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Grand New Party: How Republicans Can Win the Working Class and Save the American Dream Paperback – June 2, 2009
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From Publishers Weekly
Copyright © Reed Business Information, a division of Reed Elsevier Inc. All rights reserved. --This text refers to the Hardcover edition.
Top Customer Reviews
The first three chapters are probably the best and summarize the history of attempted Republican reforms that would attract the working class voter to form a new coalition after the Roosevelt New Deal coalition broke up in the 1960s. They point out that, after 30 years of steady progress, wages for working class people stagnated beginning about 1973. They say little about the high inflation of the Carter years but I remember it well and think it deserves more emphasis because of its terrible effect on affordability of home ownership.
They point out, as does David Frum, that the high crime, high inflation and stagnant economy of the 70s were all mostly solved during the Reagan era and, following that, the working class had less affinity for the Republican party of George Bush.Read more ›
The authors do a great job of describing the enduring appeal of the New Deal in the mid 20th century, emphasizing that it was not only egalitarian but moralistic, then describing the trends that fractured the coalition in the the mid 60s and early 70s. I found their political history to be rich, sharp, subtle, and without precedent. I'm amazed that they could be so sensitive to the motivations and excesses of both the left and the right, yet write with such verve. It's critical but evenhanded, intellectual in the best sense, never dry or academic.
In a world that seems to be a left-right Punch and Judy, an echo chamber of ideologues and bashers, this book provides a space for real dialogue. I'm no fan of GWB, but this book helped me better appreciate his intial intentions (if not his god-awful execution). It also paints a much more convincing picture of the roots of social conservatism in the working class than Thomas Franks' "What's the Matter with Kansas," which makes them look like rubes.Read more ›
In Grand New Party, Douthat and Salam criticize both political parties for forgetting the American working class and letting politics take precedence over solving problems. Yet the authors don't stop there; instead, they quickly move beyond the usual partisan bickering to offer well-crafted answers to problems facing American culture and the economy. Though both authors write from a conservative perspective, they effectively criticize both parties and provide a sound defense for their conservative beliefs and principles.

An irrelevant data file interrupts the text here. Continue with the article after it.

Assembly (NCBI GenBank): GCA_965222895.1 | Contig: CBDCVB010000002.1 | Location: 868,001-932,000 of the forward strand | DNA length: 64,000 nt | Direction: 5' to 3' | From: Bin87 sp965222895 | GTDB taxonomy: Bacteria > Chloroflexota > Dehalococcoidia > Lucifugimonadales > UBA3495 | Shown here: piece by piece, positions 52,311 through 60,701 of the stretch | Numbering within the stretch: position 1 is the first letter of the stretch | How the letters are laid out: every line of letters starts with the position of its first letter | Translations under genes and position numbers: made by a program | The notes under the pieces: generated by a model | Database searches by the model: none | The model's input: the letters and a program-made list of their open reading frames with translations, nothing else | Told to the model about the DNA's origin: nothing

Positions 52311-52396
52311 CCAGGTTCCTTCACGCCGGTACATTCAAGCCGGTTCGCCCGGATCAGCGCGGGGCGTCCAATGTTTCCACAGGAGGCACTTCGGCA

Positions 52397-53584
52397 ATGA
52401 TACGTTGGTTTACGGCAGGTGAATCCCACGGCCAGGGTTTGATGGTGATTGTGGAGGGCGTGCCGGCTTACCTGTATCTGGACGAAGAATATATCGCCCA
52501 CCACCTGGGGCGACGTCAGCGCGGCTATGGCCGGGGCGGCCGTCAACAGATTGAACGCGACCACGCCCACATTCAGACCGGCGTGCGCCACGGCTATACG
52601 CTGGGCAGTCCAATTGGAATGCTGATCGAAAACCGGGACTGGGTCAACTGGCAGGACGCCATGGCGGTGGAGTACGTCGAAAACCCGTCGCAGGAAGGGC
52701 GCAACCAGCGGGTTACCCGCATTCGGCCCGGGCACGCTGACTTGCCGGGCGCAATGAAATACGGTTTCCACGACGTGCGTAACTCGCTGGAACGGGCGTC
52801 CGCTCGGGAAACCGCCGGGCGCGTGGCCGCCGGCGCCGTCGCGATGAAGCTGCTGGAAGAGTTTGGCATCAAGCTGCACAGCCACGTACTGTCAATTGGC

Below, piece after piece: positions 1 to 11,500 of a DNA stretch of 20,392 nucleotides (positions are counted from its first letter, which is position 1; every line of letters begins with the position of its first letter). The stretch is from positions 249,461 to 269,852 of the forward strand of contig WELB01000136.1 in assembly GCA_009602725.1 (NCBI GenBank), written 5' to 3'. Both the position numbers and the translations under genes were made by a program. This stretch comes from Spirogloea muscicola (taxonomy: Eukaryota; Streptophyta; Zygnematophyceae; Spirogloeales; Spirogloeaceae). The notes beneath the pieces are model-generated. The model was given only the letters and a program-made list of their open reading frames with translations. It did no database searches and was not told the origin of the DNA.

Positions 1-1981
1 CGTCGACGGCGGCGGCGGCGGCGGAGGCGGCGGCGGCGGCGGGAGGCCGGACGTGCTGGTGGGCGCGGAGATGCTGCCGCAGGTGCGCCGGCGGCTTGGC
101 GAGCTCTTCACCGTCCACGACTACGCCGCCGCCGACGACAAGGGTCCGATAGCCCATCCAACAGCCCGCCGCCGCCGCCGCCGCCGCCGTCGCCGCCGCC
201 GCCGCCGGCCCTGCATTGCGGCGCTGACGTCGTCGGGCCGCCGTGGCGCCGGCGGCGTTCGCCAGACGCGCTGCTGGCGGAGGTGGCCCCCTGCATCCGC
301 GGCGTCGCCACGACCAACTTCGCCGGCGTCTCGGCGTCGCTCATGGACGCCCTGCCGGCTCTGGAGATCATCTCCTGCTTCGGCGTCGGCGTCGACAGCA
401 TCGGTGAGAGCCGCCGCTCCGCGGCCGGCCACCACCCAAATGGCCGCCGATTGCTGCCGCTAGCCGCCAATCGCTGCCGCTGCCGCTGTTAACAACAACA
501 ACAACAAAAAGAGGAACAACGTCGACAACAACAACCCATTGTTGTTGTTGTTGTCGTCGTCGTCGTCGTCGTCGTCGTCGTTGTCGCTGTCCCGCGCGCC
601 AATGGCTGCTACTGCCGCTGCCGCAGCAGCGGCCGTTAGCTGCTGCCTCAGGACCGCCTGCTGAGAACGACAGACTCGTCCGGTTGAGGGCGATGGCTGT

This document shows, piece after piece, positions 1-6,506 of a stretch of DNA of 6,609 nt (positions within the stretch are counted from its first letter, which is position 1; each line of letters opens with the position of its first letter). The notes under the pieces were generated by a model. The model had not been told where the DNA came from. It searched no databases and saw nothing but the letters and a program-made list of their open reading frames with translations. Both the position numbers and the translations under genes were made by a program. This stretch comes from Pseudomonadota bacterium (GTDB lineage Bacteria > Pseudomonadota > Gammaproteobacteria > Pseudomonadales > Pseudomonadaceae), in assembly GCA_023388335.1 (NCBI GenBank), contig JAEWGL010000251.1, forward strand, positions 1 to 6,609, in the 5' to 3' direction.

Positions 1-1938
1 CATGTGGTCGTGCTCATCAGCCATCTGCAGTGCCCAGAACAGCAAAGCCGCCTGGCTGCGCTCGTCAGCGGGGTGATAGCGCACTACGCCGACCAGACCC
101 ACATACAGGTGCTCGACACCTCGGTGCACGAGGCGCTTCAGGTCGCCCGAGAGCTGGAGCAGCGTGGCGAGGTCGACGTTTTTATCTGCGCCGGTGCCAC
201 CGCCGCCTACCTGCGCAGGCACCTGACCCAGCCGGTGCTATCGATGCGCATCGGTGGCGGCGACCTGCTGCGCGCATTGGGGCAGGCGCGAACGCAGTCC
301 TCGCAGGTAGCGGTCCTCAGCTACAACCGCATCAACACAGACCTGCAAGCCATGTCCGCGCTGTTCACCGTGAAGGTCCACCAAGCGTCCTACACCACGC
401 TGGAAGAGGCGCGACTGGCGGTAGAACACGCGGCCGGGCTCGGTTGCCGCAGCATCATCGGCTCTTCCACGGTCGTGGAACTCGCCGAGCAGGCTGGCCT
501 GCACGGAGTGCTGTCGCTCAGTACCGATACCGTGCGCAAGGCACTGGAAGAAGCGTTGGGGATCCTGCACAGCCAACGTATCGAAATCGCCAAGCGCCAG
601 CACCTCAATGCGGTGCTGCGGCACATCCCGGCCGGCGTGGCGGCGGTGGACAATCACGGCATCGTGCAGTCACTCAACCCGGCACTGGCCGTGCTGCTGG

The authors claim identifying and courting working class voters is essential to each major political party if they hope to win elections. They then set out to explain how Republicans can stay true to conservative principles and win back America's working class by tackling "the threats to working-class prosperity and to the broader American Dream." Quoting Minnesota Governor Tim Pawlenty, the authors note the Republican Party needs to focus on being the "the party of Sam's Club" instead of the "party of the country club." When defining the "working class," the authors state this is not a class of poor farmers and factory workers as the Democrats so often categorize it, but a relatively affluent class that could typically be found in administrative, vocational and IT jobs.Read more ›
Most Recent Customer Reviews
With a divorce rate of 57% the American Family is going to be saved? Really? These reactionary halcyon ideas speak to simple times from simple minds. Read morePublished 4 months ago by MediaCritic
Arrived in excellent condition. I was quite interested to obtain after having a very reasoned discussion with one of the authors while flying. Read morePublished 5 months ago by UtahRecluse
The two most important books to read if you are interested in America's modern political trends are this book and the Emerging Democratic Majority. Read morePublished on November 9, 2013 by Jmitch
This is where the party needs to go, and Douthat and Salam are the best young thinkers in the conservative movement.Published on November 30, 2012 by Jordan Cunningham
Douthat and Salam have put together the most serious attempt to date of diagnosing the party's woes and prescribing a plan for its restoration. Read morePublished on October 21, 2012 by Sagar Jethani
This book is like reading the Democratic party's to do list. It's chock full of left wing views, policies and solutions. Read morePublished on April 25, 2011 by Backeast
Grand New Party was a very engaging read and one that I definitely recommend. The book can be split in two with the first part being a political history of the working class from... Read morePublished on September 26, 2010 by Ronald C. Payne
"Grand New Party" provides some great background and good policy ideas. The key idea is to put families, and particularly working families at the center of policy decisions. Read morePublished on August 17, 2010 by Traduttore Traditore
The United States has a lot of problems. On occasion, someone might have a bright idea on how to solve those problems. Read morePublished on August 8, 2010 by Karl Wolff